For fans of the Reds, it is easy for us to cheer for Josh Hamilton now that he's clean and taking advantage of those gifts that allow him to play a game (extremely well) and potentially earn millions; do we have similar enthusiasm for those struggling to stay sober who aren't five tool outfielders for the home team? .... and should we?

These are the questions I see being raised. I don't see where this disparages Josh Hamilton at all.

at 5/8/07, 5:44 PM Blogger Guy said...

The cartoon definitely sparks discussion which in some ways is what Jim is trying to accomplish. I will give you that. I agree that public figures can be open fodder for ridicule and discussion. I just think that when someone is on the way up and is doing everything possible to turn the corner that we should not attack them personally.

Guys like Chris Henry and Pac man Jones who can not get out of their own way deserve all of the comics and public reprimand that we can give them.

As far as the common man...what have each of us done personally to reach out a helping hand to offer assistance to someone on the outs? How many times do you get bit by the tiger before you don't reach into the cage? These are all tough choices and require deep reflection and moral debate!

Everyone deserves a second chance to do the right thing. I know that I have had to cash in some of those second chance chips myself.

at 5/9/07, 9:27 AM Anonymous Anonymous said...

Whatever the message you are trying to send, this cartoon is in bad taste.

at 5/9/07, 1:08 PM Anonymous Doug said...

This is not about trying to send the right message or making a point. This about trying to create a bad story where there is a glimmer of hope. This shows nothing more than a lack of compassion for Josh Hamilton. Don't worry Josh, the rest of Cincinnati is behind you.

at 5/10/07, 3:37 AM Anonymous perfumes said...

hey this cartoon work is awsome.
angel perfume

at 5/10/07, 9:43 AM Anonymous Anonymous said...

I didn't think this was an insult to Josh Hamilton at all. I thought it was a comment on how some people perceive drug addicts. The part of the message I take umbrage with is the implication we should be reaching out to help all addicts. If a person doesn't want to be helped, there's nothing we can do for them. Josh Hamilton wouldn't be where he is today if he hadn't taken personal responsibility for his mistakes.

Show me an addict truly trying to get better, and I'm willing to help. Show me someone who cares for nothing but their next fix and I see someone not worth my time. People need to choose to change before we can help them.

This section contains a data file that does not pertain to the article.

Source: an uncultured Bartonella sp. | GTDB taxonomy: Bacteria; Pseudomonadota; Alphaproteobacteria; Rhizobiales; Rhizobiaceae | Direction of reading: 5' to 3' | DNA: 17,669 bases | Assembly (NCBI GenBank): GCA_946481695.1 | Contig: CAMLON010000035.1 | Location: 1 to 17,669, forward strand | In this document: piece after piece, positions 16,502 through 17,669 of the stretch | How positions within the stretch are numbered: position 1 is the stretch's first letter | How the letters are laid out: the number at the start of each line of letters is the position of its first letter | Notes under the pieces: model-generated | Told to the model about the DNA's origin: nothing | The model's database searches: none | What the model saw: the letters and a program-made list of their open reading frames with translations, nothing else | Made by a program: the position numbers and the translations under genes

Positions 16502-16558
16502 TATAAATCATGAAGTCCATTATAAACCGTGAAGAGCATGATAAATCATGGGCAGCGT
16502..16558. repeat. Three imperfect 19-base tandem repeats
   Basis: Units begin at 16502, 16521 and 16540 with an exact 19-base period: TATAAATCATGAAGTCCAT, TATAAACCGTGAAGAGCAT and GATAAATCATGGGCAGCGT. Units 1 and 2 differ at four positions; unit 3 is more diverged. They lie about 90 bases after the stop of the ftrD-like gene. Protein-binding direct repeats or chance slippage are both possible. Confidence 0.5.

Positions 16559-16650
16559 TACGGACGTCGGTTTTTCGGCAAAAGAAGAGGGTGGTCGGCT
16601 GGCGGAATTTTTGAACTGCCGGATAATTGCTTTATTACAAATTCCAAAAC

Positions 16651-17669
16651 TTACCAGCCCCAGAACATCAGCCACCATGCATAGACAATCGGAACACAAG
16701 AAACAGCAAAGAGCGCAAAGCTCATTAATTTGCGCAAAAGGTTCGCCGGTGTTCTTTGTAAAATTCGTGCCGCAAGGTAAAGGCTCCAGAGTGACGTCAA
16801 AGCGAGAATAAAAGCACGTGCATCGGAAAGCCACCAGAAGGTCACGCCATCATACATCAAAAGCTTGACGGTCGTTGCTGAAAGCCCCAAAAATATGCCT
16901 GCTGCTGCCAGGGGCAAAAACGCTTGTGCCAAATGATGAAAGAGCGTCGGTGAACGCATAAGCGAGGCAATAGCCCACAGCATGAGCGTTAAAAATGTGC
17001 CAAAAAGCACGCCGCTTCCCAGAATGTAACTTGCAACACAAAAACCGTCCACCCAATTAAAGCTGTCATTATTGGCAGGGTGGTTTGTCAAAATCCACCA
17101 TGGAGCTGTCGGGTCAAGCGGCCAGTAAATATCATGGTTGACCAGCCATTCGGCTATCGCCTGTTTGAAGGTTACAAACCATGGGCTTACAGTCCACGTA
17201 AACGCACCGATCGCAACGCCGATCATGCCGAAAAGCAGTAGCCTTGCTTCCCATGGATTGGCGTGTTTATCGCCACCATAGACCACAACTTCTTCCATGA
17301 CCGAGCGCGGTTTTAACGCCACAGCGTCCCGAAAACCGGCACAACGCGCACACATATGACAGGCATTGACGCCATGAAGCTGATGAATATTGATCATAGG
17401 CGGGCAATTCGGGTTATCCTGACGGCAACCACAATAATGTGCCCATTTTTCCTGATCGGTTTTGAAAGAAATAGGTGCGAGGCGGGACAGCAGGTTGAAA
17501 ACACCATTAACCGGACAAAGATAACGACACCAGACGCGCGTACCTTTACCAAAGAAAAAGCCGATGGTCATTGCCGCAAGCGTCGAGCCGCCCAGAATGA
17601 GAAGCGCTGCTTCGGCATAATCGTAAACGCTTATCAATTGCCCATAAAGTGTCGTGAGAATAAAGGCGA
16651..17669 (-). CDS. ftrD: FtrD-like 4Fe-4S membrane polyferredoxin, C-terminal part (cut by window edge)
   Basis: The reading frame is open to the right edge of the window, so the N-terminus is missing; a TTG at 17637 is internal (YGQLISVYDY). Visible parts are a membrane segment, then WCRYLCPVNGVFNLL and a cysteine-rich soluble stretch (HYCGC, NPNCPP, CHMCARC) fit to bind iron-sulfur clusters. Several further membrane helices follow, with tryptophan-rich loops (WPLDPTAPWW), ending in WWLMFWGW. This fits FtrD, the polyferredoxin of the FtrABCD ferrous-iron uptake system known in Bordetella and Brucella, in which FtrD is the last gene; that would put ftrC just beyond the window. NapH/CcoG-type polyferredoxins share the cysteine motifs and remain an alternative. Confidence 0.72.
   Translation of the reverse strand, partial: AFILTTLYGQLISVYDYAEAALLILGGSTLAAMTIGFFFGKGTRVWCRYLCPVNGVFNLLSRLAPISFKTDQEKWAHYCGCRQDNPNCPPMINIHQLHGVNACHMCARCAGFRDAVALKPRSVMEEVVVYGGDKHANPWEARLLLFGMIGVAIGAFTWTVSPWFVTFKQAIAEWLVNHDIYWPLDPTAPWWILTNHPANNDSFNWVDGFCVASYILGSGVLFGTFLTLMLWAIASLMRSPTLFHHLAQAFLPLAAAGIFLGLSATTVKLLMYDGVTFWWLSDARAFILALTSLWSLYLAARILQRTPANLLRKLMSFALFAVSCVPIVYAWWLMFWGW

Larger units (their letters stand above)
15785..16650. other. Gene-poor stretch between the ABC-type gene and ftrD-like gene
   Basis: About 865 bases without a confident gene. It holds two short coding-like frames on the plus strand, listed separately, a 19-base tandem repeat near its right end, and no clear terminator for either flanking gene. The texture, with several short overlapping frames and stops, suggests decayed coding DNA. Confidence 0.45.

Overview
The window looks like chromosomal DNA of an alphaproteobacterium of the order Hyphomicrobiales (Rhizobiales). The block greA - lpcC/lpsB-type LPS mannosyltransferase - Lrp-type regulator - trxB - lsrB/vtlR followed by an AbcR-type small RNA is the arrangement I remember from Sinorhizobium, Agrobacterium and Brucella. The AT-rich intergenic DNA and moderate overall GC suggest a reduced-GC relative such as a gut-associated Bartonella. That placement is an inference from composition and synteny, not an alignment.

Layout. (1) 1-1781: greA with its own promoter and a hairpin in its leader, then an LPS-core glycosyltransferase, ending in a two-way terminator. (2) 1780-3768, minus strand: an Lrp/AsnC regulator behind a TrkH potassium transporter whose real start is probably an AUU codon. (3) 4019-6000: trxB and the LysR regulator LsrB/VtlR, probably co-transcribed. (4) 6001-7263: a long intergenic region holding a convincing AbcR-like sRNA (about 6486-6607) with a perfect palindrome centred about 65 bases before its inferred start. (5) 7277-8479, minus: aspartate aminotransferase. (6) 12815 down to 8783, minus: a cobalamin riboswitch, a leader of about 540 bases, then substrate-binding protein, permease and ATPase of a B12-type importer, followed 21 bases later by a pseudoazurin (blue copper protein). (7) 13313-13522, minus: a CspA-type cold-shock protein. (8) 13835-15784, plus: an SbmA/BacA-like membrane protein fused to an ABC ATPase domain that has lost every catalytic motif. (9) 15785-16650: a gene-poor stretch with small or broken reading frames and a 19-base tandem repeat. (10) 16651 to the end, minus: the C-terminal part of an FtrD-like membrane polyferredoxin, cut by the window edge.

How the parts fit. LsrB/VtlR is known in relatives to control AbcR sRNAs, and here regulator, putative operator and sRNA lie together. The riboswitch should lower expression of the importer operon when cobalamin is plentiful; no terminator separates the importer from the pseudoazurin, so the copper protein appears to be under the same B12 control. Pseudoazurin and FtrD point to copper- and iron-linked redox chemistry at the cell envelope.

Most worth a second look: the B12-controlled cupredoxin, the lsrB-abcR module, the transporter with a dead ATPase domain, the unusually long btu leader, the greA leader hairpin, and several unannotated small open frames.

at 5/10/07, 10:02 AM Anonymous Anonymous said...

My first reaction was this is in poor taste and there are so many other ideas you could have done.

After thinking about it, it is poor. Makes you seem jealous or you have some animosity towards him.

Not your prize-winning best by far.

at 5/10/07, 12:37 PM Anonymous Ashley said...

this is ridiculous. i honestly don't know how this had nothing to do with Josh Hamilton, especially because Borgman drew this image of him, down to his last tattoo. This man had been to hell and back, dealing with his past and facing his demons. And this is how you want him to be perceived? He has overcome so much and is finally living his dream! Not only adults, but many many kids look up to him, whether they know about his past or not..and thats how it should be. I have been to many Reds games this season already and I ALWAYS see him signing autographs for the kids. He knows that its hard, but he keeps on living his life and we need to stay behind him and respect that.

at 5/13/07, 3:13 AM Anonymous Anonymous said...

i'm not into sports at all, though ive heard about this guy. before reading the comments, i assumed from the cartoon that he had slipped back into drugs and whatnot. apparently, thats not true, and you totally blew a chance to hit a home run (no pun intended) on this one. i agree with what others have said. it would have been more inspirational to have hamilton shown defeating his problems, not in the midst of them. though this fits in with your political perspective. god forbid someone actually gain personal responsibility and overcome their own problems, right?